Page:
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PSYC434 Advanced Quantitative Methods

Introduction to a variety of advanced statistical methods used in psychology.

A practical introduction to a broad range of sophisticated statistical concepts and techniques used in psychological research. The emphases are on identifying research scenarios in which each concept or technique should be considered and on using SPSS to extract insights from a given data set.

Paper title Advanced Quantitative Methods
Paper code PSYC434
Subject Psychology
EFTS 0.0833
Points 10 points
Teaching period First Semester
Domestic Tuition Fees (NZD) $653.49
International Tuition Fees (NZD) $2,757.23

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Restriction
PSYC 461
Contact

Professor Jeff Miller (miller@psy.otago.ac.nz)

Teaching staff

Professor Jeff Miller

Textbooks

Course material will be provided electronically via Blackboard. Students should ensure that they know their user names and passwords and can access Blackboard before the start of classes.

Graduate Attributes Emphasised
Interdisciplinary perspective, Lifelong learning, Critical thinking, Information literacy.
View more information about Otago's graduate attributes.
Paper Structure

The paper will undertake a wide-ranging survey of statistical concepts and methods. Initially, fundamental statistical concepts will be re-examined within the context of ongoing controversies surrounding common statistical practices. Then, a wide range of advanced statistical techniques will be examined, focusing on (1) different types of questions that can be addressed; (2) types of data needed to address them; (3) how analyses can be conducted using SPSS; and (4) what the results mean.

PSYC 434 Paper Outline

The paper consists of a series of lectures, practical computer exercises, and homework exercises designed to give students both theoretical understanding of and practical experience with a range of advanced data analysis techniques including:

  • Fundamental issues in hypothesis testing and replicability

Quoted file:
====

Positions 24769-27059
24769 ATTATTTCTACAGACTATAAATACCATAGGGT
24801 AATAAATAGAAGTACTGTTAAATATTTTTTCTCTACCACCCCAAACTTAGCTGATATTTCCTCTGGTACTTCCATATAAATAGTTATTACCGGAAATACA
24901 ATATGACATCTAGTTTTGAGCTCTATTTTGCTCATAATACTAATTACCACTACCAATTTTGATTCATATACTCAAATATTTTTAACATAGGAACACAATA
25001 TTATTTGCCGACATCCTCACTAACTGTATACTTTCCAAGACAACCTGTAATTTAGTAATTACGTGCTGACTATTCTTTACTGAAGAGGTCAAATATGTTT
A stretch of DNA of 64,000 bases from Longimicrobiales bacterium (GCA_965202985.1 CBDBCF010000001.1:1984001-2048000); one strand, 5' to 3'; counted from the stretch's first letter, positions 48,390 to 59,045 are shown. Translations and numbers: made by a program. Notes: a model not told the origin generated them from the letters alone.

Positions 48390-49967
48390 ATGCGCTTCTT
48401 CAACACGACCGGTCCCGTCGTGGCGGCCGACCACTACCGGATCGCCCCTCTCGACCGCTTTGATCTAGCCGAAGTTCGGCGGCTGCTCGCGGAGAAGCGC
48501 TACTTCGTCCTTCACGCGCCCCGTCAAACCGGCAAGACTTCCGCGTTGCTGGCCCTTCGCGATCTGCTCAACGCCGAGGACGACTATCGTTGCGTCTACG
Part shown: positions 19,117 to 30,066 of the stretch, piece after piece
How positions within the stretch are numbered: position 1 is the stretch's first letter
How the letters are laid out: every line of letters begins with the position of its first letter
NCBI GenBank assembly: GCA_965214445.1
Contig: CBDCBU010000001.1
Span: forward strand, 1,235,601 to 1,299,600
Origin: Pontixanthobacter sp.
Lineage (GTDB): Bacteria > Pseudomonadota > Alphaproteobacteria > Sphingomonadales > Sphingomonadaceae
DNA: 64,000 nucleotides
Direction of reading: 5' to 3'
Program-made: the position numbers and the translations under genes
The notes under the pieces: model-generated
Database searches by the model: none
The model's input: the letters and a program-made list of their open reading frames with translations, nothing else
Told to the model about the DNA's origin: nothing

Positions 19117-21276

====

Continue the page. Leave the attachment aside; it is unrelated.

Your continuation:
• Categorical data analysis
  • Nonparametric methods
  • Logistic regression
  • Factor analysis
  • MANOVA
  • Multidimensional scaling
  • Computer simulation
  • Bootstrapping, Jackknifing, and permutation testing
  • Meta-analysis

Students will carry out the homework assignments in pairs, pairing up with each individual partner no more than twice (enrolment permitting).  Experience has shown that students learn much about the topics from these pairwise interactions. They also learn about how to work together with a colleague when analysing data, which is useful because most real-world research projects are analysed collaboratively.

Assessment:

  • Homework assignments 50%
  • Examination (2 hours) 50%
Eligibility

Entry into Psychology 400-level normally requires a major in Psychology, a B+ average or higher in Psychology 300-level papers, and a pass in PSYC 311 Quantitative Methods. We highly recommend that students have completed PSYC 310. Students from other universities must show evidence of an equivalent level of competence.

Learning Outcomes
  1. Understand how a variety of statistical techniques may be used in a range of experimental and applied situations (Information Literacy, Research).
  2. Assess the suitability of a variety of statistical techniques for the analysis of different types of data sets (Critical Thinking, Research).
  3. Evaluate the extent to which individual data sets satisfy the assumptions underlying different statistical techniques (Critical Thinking, Information Literacy).
  4. Independently select and apply an appropriate data analysis technique to answer a given research question; interpret the results of the analysis as they bear on that question (Communication, Critical Thinking, Research, Self- Motivation).

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Timetable

First Semester

Location
Dunedin
Teaching method
This paper is taught On Campus
Learning management system
Blackboard

Lecture

Stream Days Times Weeks
Attend
A1 Tuesday 13:00-13:50 9-16, 18-22
Thursday 11:00-11:50 9-16, 18-22